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The meaning of the neutral theory of evolution
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18 months ago
Zurich, Switzerland

Hi,

I wonder what does it exactly mean when the neutral theory of molecular evolution predicts that at neutral sites, the rate of substitution is equal to the rate of mutation? I am trying to computationally model this prediction. Does it mean that at each generation, the number of mutations are equal to the number of fixations? or is there some time limit in which the fixation rate will equal the mutation rate?

Many thanks,

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4.8 years ago
David W 4.7k
New Zealand

The _per-individual_ mutation rate is equal to the _population_ substitution rate for neutral _variants _(not sites, since the same site can have neutral and non-neutral mutations).

If you start with a mono-morhic population it will take a while for the first mutations to fix (the expected time per mutation in 4Ne for a diploid)

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Thanks for your answer. I need some more clarifications. So if I start with a mono-morphic population and if I have a per individual mutation rate of say 0.05, then after 4Ne generations for a diploid population, how many fixations should I expect?

I consider the mutation rate as per individual per generation, is the fixation rate also per generation?

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If you have forward and backward mutations happening at a rate that high you won't get any fixations -- your population will very quickly equilibrate at a minor allele frequency of 0.5 with mutation creating and destroying minor alleles at an equal rate.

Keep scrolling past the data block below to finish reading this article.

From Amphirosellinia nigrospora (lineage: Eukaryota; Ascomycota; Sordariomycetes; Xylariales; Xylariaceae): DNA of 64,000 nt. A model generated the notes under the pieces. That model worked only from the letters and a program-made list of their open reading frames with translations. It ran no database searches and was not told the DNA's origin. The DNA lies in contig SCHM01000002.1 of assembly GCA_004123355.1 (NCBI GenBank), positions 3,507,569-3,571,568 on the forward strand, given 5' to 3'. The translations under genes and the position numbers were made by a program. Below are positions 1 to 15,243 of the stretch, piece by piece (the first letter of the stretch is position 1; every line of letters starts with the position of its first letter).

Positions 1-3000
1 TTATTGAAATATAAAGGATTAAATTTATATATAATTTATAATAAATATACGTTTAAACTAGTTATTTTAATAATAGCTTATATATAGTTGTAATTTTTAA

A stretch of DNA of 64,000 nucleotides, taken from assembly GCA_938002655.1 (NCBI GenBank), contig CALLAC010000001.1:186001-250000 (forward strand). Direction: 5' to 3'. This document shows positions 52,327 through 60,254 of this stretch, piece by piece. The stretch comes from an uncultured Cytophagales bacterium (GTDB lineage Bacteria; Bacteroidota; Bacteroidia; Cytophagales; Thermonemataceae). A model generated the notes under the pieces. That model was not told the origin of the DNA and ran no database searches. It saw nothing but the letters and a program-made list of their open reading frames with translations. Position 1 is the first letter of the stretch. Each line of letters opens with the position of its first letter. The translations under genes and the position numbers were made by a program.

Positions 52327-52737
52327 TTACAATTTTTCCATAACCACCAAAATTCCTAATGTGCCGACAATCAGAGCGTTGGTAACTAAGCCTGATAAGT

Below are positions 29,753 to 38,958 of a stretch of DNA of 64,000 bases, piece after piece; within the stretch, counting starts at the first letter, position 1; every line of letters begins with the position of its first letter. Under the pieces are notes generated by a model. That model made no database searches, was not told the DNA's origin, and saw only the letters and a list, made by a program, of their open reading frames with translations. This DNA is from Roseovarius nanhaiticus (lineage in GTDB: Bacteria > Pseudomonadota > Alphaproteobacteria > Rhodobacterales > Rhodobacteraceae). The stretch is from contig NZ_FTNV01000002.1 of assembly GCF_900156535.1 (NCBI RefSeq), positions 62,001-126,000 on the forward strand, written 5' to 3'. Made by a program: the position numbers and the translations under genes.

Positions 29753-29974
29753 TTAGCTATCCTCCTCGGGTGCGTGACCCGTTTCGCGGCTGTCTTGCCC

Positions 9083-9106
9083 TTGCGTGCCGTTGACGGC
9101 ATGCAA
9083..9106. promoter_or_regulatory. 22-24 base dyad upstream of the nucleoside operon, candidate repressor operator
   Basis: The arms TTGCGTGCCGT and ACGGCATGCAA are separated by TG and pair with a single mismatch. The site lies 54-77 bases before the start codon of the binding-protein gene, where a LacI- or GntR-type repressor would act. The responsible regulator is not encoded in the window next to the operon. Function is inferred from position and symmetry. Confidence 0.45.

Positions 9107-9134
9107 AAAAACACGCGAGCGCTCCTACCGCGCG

With more realistic mutation rates you probably won't get any mutations fixing in 4Ne generatoins, as that's the expected time to fixaton for a mutation after it turns up (and it takes a while for them to show up). There will almost certainly be a mathematical answer to "the number of mutations expected to fix in a given time, starting from a monomorphic population" out there. But I don't have it to hand.

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Thanks for your reply. I am not looking for any special equation for my question. I want to know what to expect from te definition of fixation rate. When we say that for neutral variants, mutation rate u equals fixation rate k, and we define mutation rate as the number of mutations per individual per generation, and the fixation rate is defined as the number of fixations per population per generation, then we can expect to have Neu mutations happening in the population per generation, where Ne is the effective population size. How many fixation do we expect to happen per generation?

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I'm not sure what you are asking now, as you seem to ahve answered you own question: you expect the fixation rate to equal the mutation rate.

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